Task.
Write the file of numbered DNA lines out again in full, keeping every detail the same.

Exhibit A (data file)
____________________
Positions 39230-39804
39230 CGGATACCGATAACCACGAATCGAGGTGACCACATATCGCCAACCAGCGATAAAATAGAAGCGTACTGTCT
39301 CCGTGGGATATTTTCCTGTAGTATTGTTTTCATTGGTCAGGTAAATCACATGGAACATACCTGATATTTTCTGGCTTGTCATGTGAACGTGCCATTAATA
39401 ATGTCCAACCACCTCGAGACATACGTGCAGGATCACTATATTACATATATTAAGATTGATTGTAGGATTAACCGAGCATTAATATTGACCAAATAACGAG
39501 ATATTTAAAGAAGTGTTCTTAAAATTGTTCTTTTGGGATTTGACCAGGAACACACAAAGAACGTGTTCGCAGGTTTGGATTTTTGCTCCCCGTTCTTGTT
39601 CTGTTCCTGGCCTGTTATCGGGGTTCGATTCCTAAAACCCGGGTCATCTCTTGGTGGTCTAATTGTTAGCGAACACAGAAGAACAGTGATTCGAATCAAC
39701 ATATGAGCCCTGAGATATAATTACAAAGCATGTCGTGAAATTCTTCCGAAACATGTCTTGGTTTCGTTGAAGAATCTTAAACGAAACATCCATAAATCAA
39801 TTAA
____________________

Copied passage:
Positions 39230-39804
39230 CGGATACCGATAACCACGAATCGAGGTGACCACATATCGCCAACCAGCGATAAAATAGAAGCGTACTGTCT
39301 CCGTGGGATATTTTCCTGTAGTATTGTTTTCATTGGTCAGGTAAATCACATGGAACATACCTGATATTTTCTGGCTTGTCATGTGAACGTGCCATTAATA
39401 ATGTCCAACCACCTCGAGACATACGTGCAGGATCACTATATTACATATATTAAGATTGATTGTAGGATTAACCGAGCATTAATATTGACCAAATAACGAG
39501 ATATTTAAAGAAGTGTTCTTAAAATTGTTCTTTTGGGATTTGACCAGGAACACACAAAGAACGTGTTCGCAGGTTTGGATTTTTGCTCCCCGTTCTTGTT
39601 CTGTTCCTGGCCTGTTATCGGGGTTCGATTCCTAAAACCCGGGTCATCTCTTGGTGGTCTAATTGTTAGCGAACACAGAAGAACAGTGATTCGAATCAAC
39701 ATATGAGCCCTGAGATATAATTACAAAGCATGTCGTGAAATTCTTCCGAAACATGTCTTGGTTTCGTTGAAGAATCTTAAACGAAACATCCATAAATCAA
39801 TTAA